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    I guess I'm in the minority- I've never prepped over the summer and wouldn't recommend it. Perhaps this is more specific to elementary, but in every school I've worked in every year there is some "big new focus" that we have to implement. We also have to be so focused on "data driven instruction" that there is no way you could just look at a textbook and map out your plans way ahead of time based on that- we have to spend time on what the kids need according to assessments, which obviously you don't know about in the summer. If you tried to prepare units ahead of time in the summer, you'd just have to redo them once the year started. I also find that each year of students has it's own unique challenges, and it's hard to prepare for those without knowing the kids. There may be some activities and teaching styles that work wonderfully for one class, but fall flat in another. They may know considerably more than you expect already, or they may need a ton of background information before starting the first unit. A couple of years ago, I got a new job and was given the reading and math curriculum the spring before and was told by the principal to "work on my planning." I ended up doing nothing, because I had no idea what my grade level teammates were doing or what the district expectations were. When I started that fall, it turned out that the school had decided to completely go away from both of those curriculums, to the point where we basically weren't even allowed to even use them as resources. I'm SO glad I didn't spend an entire summer mapping out a year based on them!

    I wouldn't call not mapping everything out over the summer "winging it." Of course you need to have your lessons planned before you get in front of the students, but that doesn't mean they need to be planned months ahead of time. I planned for 1-2 days at a time last year for the first time (had previously planned for 1-2 weeks at a time) and I was amazed at how much better I was able to differentiate my lessons that way. I could plan the next day's lessons specifically based on what I saw they still needed the most of based on the current day, and it completely eliminated any redundant work for me since I never had to go back and make major changes to things I'd already planned.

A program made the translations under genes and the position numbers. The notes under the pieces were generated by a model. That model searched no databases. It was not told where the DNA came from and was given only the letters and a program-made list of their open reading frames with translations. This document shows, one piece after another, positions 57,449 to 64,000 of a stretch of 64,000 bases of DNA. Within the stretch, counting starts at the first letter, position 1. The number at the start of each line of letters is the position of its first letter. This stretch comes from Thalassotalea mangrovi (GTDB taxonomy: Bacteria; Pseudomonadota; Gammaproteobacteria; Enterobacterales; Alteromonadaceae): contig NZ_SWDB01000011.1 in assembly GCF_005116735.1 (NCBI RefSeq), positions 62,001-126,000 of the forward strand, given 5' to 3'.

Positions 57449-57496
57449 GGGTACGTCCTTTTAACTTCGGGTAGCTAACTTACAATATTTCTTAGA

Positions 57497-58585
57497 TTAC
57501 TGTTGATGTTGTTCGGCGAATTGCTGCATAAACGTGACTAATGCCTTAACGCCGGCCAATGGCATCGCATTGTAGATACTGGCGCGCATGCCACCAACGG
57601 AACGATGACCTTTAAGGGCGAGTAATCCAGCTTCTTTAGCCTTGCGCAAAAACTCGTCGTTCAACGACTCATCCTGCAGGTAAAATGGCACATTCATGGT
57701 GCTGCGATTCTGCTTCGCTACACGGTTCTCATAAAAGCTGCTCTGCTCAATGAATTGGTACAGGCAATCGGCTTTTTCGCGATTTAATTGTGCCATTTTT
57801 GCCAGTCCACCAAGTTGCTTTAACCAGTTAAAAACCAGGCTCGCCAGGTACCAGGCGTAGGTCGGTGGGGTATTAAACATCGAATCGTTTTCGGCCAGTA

I would suggest that you spend some time figuring out routines, procedures, and rules for your class that you want to implement on day 1, especially since this is something you said you wanted to work on from this year.
     
  18. kpa1b2

    kpa1b2 Aficionado

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    Jul 15, 2014

    I was never one to do detailed lesson plans over the summer. The most I've ever done is map out the units & very generally at that. Things like what books, equipment do I need, ideas of things I may try.

    As for detailed lesson plans, I don't do that. I don't know the kids coming in & what their strengths & weaknesses are.

    I would spend my summer thinking about my classroom management and room setup and what to tweak to make everything run better.
     
  19. Pi-R-Squared

    Pi-R-Squared Connoisseur